The tablets market worldwide grew by a healthy 11.5 percent in Q3, according to IDC. Apple kept it’s top spot in terms of market share, but still saw declines in shipments.
The first thing I notice in the announcement is who rounds out the top 5. I’m not surprised to see Samsung at #2, and I can nod my head at ASUS and Lenovo. But RCA is not a name I associate with tablets. I’ll concede that my perspective is skewed toward the US market, but you can’t tell me that RCA is on anyone’s list of electronics brands to watch.
Here’s what IDC had to say on RCA:
RCA. was a surprise entry into the top 5 list due to its distribution deal with some of the largest retailers in the world. With low-cost devices driving volume, RCA’s tablets have been a hit during the back-to-school season and will likely be in high demand during Black Friday and the upcoming holiday season.
I’m especially curious about that last part, “…will likely be in high demand during Black Friday and the upcoming holiday season.” If that’s true, then I expect those sales to come from WalMart and possibly the discount clubs. But I honestly don’t know who’s selling all these damn RCA tablets.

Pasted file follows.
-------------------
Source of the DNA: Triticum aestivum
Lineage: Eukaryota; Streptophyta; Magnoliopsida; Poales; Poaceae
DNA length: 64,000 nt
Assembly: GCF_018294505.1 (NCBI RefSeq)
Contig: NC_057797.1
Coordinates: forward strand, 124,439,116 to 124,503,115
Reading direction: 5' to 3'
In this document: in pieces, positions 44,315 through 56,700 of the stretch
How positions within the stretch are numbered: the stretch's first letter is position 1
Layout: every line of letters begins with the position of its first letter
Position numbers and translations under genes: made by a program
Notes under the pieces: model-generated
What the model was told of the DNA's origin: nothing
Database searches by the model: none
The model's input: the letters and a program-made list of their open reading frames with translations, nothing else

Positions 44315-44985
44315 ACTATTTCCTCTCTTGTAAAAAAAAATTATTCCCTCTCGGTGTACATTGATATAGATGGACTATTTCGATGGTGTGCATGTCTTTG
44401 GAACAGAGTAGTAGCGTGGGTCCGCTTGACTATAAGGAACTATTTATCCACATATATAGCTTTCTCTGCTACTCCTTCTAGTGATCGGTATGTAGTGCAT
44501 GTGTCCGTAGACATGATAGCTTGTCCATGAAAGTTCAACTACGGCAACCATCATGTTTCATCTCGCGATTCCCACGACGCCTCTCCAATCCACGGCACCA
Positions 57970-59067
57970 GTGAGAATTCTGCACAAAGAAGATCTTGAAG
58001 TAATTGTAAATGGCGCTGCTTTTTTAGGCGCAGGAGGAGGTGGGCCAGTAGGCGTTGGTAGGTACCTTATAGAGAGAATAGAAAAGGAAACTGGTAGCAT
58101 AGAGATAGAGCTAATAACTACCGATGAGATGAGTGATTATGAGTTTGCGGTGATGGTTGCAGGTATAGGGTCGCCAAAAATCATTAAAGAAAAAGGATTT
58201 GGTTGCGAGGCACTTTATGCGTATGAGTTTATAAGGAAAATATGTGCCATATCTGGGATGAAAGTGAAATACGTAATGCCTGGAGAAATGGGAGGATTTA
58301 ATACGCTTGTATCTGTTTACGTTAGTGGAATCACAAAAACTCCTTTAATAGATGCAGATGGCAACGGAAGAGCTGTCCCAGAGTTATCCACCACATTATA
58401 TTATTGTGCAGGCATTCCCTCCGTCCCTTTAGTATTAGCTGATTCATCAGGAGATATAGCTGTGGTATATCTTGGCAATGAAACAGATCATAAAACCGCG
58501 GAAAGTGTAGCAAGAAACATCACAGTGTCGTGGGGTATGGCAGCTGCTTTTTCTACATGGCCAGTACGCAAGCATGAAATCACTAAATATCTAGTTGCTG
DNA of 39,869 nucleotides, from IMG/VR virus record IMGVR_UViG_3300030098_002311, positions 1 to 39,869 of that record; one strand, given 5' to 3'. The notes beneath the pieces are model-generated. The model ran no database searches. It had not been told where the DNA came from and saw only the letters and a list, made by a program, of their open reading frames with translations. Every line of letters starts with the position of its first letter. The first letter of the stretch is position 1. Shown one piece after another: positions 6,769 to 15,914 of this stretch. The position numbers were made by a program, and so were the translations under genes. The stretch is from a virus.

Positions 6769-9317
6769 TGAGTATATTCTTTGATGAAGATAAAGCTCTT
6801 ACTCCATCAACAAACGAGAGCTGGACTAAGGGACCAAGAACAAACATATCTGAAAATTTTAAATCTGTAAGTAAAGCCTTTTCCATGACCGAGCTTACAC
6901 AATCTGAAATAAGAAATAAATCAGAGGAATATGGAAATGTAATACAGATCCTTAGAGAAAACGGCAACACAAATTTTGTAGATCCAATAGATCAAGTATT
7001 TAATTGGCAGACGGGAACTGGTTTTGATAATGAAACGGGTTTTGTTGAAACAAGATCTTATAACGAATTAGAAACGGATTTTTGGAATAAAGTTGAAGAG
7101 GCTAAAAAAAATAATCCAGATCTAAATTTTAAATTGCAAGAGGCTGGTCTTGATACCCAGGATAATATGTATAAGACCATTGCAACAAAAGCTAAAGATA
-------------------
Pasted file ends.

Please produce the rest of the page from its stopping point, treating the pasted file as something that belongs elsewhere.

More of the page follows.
A lot of the market belongs to “Other” manufacturers.
After getting past my shock (maybe snobbery) regarding RCA, the next thing that stands out for me is how much of worldwide market share belongs to Other companies. If RCA makes the list with 1.8% marketshare, but everyone else gets lumped into “Other”, then I’m hypothesizing that we’ve got a lot of shops snapping up .2, .1 or even .05% marketshare.
I’d really like to know who the guys at the bottom are and how they are differentiating. It goes without saying that they are fighting it out in the developing countries & that’s where the growth is going to be long-term. Some of the other guys may end up being global powerhouses in 5-10 years.
The market is still wide open
I’ve written about Android’s emergence as the dominant mobile OS, but it seems the hardware game is still wide open. We know Apple is going to stick to the higher-end with a few concessions to middle-income. But the rest of the players are still duking it out and that means opportunity.
I think the tablets are what flat-panels were a few years ago. Remember when Vizio was considered a cheap-o alternative to the Sony? Now, they are a peer. The lower price point and rapid mobile adoption gives a lot of OEMs a chance to break into the tablet market like Vizio did with TVs.
I’m making myself a note to check the Q4 numbers in early January. Be interesting so see if any new names come up.